“All the adversity I’ve had in my life, all my troubles and obstacles, have strengthened me… You may not realize it when it happens, but a kick in the teeth may be the best thing in the world for you.” — Walt Disney
Motivational speaker and author Steve Maraboli wrote in Unapologetically You: “I am so grateful for my troubles. As I reflect back on my life, I have come to realize that my greatest triumphs have been born of my greatest troubles.”
Problems have plagued mankind since he first roamed the earth 200,000 years ago. Back then, the environment was unforgiving and the uncertainty of the future meant life expectancy was low.
We’ve evolved significantly since that time, with humankind adapting to ever-increasing global changes.
Closer to home, worries are apparent in our everyday lives ranging from: health, financial troubles, relationships, family, and career to name a few.
When confronted with difficulties, there’s a tendency to believe they are greater than your capacity to overcome them. Yet once the dust has settled, your troubles are seen from a different perspective.
Garret Kramer writes in The Path of No Resistance: Why Overcoming is Simpler than You Think: “We often forget that our troubles are caused by our thinking. So we use our thinking to solve our troubles — causing more troubles.”
As much as you might think you are mired in them, problems exist to cultivate your own personal development.
Growth and expansion are fundamental to life, and without them you stay stagnant.
Life creates itself anew within each moment. In order for it to expand, it must experience chaos to give birth to new beginnings.
“The art of living lies not in eliminating but in growing with troubles.” — Bernard Baruch
Whilst I appreciate it is difficult to see a way out when of your condition, a solution is less likely to appear when you’re consumed by the problem.
Consider an alternative perspective from those you trust to help you contemplate your troubles in a new light.
It was Albert Einstein who said: “We can’t solve problems by using the same kind of thinking we used when we created them.” We must develop a new awareness to perceive our problems by stepping back from the drama and disassociating ourselves emotionally.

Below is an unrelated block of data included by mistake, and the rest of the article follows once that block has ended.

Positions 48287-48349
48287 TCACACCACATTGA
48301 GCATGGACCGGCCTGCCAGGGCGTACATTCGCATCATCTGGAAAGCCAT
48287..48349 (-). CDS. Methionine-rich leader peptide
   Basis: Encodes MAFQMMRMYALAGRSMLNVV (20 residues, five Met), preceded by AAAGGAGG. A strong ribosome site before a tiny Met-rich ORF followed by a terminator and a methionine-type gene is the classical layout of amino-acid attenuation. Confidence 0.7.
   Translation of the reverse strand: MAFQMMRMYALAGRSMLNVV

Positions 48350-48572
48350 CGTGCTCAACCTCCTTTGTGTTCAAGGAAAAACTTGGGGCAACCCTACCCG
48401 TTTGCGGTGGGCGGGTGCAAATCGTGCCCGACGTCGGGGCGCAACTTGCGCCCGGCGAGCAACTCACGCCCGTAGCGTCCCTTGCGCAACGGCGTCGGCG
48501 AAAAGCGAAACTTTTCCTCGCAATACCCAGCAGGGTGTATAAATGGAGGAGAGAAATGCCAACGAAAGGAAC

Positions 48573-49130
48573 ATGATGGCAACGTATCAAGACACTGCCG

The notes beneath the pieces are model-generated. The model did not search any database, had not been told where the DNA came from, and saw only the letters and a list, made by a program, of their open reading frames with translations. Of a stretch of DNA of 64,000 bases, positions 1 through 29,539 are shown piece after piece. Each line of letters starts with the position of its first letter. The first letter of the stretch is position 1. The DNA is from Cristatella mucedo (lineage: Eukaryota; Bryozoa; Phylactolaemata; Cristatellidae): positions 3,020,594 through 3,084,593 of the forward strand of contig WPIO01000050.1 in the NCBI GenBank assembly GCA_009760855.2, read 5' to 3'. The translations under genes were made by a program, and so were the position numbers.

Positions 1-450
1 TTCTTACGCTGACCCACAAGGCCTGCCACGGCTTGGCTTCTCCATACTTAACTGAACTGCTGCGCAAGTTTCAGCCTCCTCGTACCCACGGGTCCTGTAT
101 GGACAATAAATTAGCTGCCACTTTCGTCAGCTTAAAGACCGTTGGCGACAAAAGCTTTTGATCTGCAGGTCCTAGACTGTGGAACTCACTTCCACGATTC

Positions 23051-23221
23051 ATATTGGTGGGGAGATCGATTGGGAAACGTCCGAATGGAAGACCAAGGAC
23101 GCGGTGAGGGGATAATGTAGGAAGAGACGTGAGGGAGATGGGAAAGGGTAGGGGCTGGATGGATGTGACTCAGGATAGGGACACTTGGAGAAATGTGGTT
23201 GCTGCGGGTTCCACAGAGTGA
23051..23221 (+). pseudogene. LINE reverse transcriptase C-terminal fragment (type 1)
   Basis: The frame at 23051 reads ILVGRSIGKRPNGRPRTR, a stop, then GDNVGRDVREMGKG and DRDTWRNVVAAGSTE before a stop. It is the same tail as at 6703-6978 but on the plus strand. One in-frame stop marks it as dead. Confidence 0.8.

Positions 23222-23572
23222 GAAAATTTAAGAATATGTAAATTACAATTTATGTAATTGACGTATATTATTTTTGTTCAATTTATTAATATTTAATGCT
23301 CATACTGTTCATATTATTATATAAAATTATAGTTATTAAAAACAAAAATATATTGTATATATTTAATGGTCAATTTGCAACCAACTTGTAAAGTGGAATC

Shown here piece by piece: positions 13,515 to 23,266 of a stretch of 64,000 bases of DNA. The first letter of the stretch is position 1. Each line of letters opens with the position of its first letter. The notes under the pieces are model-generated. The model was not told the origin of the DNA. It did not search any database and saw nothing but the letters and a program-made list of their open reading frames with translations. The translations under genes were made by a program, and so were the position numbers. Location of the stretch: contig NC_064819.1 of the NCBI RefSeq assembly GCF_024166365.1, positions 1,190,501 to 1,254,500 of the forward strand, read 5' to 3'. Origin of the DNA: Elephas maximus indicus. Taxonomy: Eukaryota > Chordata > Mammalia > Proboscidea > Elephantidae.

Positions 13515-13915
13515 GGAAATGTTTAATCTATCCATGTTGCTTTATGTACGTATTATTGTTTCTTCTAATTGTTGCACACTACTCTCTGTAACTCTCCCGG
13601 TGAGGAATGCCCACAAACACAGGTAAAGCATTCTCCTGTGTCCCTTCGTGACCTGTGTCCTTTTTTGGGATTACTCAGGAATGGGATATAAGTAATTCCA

“Accepting difficulties and the challenges in your life is an essential part of your journey, and in this acceptance you can then explore them. And in that exploration, a door opens,” states author Mary O’Malley in: What’s in the Way Is the Way: A Practical Guide for Waking Up to Life.
I am working with a client at present who is experiencing significant physical challenges in the form of an injury causing her physical, mental and emotional anguish.
She feels powerless to understand how the injury is an opportunity to learn and grow because she is consumed by the pain.
However, from a teaching perspective, she is someone who is self-critical. The injury is inviting her to treat herself with compassion and kindness, since physical wounds force us to nurse our pain — hence the need for self-compassion.
Until she does, her mental and emotional pain will get the better of her, forcing her to feel trapped and exhausted by the suffering.
She will embody the lesson at a deeper level once she experiences a shift in her awareness since it is likely to be a foreign concept to her for now.
Life presents us with difficulties and challenges clothed as pain and suffering, so we may overcome them and gain the wisdom along with it.
You are not presented with an experience you cannot rise above. Granted it may appear that way at the time and I remind you once more, it is because you are focused on the problem, not the solution.
“When you start in life, if you find you are wrongly placed, don’t hesitate to change, but don’t change because troubles come up and difficulties arise. You must meet and overcome and conquer them. And in meeting and overcoming and conquering them, you will make yourself stronger for the future.” — Charles M. Schwab
It was the poet Rumi who said centuries ago: “Welcome difficulty. Learn the alchemy True Human Beings know: the moment you accept what troubles you’ve been given, a door opens.”